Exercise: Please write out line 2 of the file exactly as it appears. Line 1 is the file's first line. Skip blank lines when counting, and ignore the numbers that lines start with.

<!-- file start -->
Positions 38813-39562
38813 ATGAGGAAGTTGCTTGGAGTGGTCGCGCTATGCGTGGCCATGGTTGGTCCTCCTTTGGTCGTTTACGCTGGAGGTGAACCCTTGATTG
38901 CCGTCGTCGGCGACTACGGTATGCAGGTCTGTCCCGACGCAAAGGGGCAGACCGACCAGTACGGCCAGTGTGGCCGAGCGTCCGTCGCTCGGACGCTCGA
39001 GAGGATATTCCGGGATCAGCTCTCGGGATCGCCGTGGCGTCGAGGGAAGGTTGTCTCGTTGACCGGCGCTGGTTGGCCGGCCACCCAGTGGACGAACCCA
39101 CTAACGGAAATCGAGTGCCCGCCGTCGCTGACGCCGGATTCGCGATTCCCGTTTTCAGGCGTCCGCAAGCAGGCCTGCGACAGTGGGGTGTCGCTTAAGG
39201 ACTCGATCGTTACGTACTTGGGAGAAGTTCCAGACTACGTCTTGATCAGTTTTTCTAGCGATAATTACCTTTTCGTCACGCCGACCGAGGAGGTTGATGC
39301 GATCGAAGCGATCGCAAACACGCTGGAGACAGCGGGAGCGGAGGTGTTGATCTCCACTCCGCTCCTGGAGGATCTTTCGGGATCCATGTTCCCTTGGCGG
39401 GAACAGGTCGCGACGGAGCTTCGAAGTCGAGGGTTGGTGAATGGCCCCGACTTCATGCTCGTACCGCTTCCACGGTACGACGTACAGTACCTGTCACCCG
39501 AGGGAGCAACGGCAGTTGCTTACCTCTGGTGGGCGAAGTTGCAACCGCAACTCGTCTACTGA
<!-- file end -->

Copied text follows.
38813 ATGAGGAAGTTGCTTGGAGTGGTCGCGCTATGCGTGGCCATGGTTGGTCCTCCTTTGGTCGTTTACGCTGGAGGTGAACCCTTGATTG